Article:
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Reduced Carbon Footprint
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What to do in the Garden: September

What to do in the Garden: September

Top Tips for September

This month sees most of the first preparations for autumn and winter under way, although if we are lucky with the weather, September can feel more like an extension to summer. Whatever the conditions, there is always plenty to do in the garden!

If time is limited in the garden this month, here are Lizzie’s top tips:

1) Start planting out spring flowering bulbs, the next two months are a great time to plant
2) Plant out winter bedding
3) Plant out new shrubs
4) Go Blackberry picking in early September!
5) Cut and dry herbs for use in the Winter
6) Patch up/lay new lawn
7) Give lawns TLC with an autumn lawn feed
8) Plant indoor bulbs to ensure flowered by Christmas
9) Net your pond

If you have a little more time to spare…

Now is the time to tidy up the garden, clearing away summer bedding and starting to plant spring bulbs and winter bedding. Weed borders and remove faded flowers from perennials.

Stock up on and plant out your spring bulbs to ensure you have a delightful show of colour in the spring. Pack grown Wallflowers planted now will also flower in spring. We have a fantastic selection of spring flowering bulbs in store and online now for you to choose from.

Pots and hanging baskets can give year-round colour if you plant them up for winter and spring use now. Choose plants such as variegated Ivy, winter flowering Pansies, Crocuses or dwarf Iris bulbs, and position your pots or baskets in a sheltered, sunny spot. Don’t forget that they might need a drop of water every now and then.

Most shrubs will benefit by being planted in the autumn as it gives them a good six months of cool weather and damp soil to become firmly established.

Think about and plan how you would like your winter garden to look. Many gardens can look tired after summer displays have faded so think about how you can add colour and interest with autumnal foliage, shrubs, flowers and berries. We love Japanese Maples (Acer palmatum), varieties of Euonymus such as Euonymus fortunei ‘Emerald ‘n’ Gold’ and the rich colour of Cotinus ‘Royal Purple’ (pictured). Don’t forget to add in some evergreens and conifers if needed for height and structure, it’s a great time to plant them as the soils are still warm and moist. Viburnum tinus and Thuja ‘Rhiengold’ are particularly attractive, easy to grow and always popular with Coolings customers.

Continue to feed pond fish, remove any material that has fallen into the pond to prevent disease and net the pond to keep out falling leaves.

Whether you have your own garden bushes or not, it’s time to go blackberry picking! This hedgerow crop is the perfect partner for your home-grown apples, which should be starting to ripen and being ready to eat now, so take the time to see what you can find in the countryside to complement what you have grown in the garden.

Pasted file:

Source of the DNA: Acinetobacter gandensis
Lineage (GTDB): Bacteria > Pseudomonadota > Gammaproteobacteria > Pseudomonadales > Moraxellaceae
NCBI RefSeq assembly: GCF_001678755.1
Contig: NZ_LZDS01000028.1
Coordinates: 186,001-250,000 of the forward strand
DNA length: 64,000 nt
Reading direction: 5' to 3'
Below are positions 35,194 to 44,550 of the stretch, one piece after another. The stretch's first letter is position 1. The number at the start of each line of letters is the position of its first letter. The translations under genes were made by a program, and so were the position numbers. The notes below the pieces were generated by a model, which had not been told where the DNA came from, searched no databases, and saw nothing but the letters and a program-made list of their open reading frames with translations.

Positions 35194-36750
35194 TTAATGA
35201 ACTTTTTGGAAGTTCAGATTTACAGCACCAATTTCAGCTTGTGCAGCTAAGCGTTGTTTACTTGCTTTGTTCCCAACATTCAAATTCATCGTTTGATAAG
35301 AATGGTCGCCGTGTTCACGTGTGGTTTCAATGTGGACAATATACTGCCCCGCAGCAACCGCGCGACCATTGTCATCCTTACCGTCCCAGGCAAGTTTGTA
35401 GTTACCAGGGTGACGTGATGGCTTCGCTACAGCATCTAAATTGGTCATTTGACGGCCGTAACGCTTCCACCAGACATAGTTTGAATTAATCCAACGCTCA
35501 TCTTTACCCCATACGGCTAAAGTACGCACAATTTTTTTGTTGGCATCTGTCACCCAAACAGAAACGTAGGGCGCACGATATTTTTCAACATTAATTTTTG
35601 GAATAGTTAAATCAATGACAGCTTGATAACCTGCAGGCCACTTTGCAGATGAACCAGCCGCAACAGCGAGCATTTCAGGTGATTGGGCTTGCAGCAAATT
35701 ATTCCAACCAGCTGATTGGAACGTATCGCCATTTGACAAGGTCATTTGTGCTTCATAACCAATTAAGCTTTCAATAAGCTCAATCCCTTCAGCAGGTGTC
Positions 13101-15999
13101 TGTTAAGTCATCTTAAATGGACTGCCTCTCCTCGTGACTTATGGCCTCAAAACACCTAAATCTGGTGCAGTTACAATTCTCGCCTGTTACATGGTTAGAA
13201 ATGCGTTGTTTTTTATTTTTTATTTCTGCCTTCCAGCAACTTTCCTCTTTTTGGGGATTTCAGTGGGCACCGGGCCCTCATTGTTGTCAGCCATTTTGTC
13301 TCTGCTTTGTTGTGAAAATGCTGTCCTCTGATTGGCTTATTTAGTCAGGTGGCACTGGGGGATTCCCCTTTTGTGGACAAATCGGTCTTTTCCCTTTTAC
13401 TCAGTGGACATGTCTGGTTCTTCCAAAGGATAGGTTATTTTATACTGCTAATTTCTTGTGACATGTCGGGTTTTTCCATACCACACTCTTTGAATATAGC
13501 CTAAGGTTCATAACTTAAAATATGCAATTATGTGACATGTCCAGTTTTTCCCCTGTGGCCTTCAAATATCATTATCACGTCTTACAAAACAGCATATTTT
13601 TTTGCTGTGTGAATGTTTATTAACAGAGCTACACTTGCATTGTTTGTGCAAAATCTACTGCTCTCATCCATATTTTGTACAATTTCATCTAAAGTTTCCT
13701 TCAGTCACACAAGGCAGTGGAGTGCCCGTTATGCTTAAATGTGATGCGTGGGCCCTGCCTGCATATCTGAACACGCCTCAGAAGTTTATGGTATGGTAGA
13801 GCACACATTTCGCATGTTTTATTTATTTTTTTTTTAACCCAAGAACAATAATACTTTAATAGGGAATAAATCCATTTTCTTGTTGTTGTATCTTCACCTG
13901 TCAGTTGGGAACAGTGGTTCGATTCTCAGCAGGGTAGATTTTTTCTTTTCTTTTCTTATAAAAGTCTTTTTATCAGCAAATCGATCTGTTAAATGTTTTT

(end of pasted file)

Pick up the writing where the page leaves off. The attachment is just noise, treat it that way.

Cabbage seedlings can be planted out for next spring, but protect them with horticultural fleece to deter late flying Cabbage White Butterfly. It will also ruin the feast for pigeons who love to pull out any seedlings and to strip the leave bare. The last pea crop should be coming this month, so compost the foliage of the stripped pea plants but leave the roots in the ground as the nodules on them contain nitrogen, which is good for the soil.

Cut and dry herbs for use in the winter.

September is a good month for patching up an existing lawn that is looking worse for wear. Cut out the damaged area, fill in the hole with sieved soil and firm it gently to bring it to the same level as the surrounding lawn before sowing your seed.

After the summer lawns often need a bit of TLC so remove unwanted weeds and give it a good feed, we recommend Scotts Lawn Builder Autumn Lawn Food to ensure early spring greening and slow release potassium for enhanced winter protection.

Indoor bulbs such as prepared Hyacinths can also be planted now so that they flower at Christmas time. Plant them in pots or shallow bowls, leaving the neck of the bulb just exposed above the compost. Then place somewhere cold and dark for 10-14 weeks. They can be moved into the light and warmth when the flower buds start emerging.

Be extra vigilant for pests and disease.


In season this month: Apples, Autumn raspberries, Beetroot, Blackberries, Carrots, Cauliflower, Celery, Courgettes/marrows, Damsons, Maincrop potatoes, Pears, Peppers, Plums, Spinach, Sweetcorn, Tomatoes, Wild mushrooms.)

Our fantastic range of spring flowering bulbs. Whether you love Tulips, Daffodils, Hyacinths or Iris we will have what you need, along with a heap of inspiration and ideas.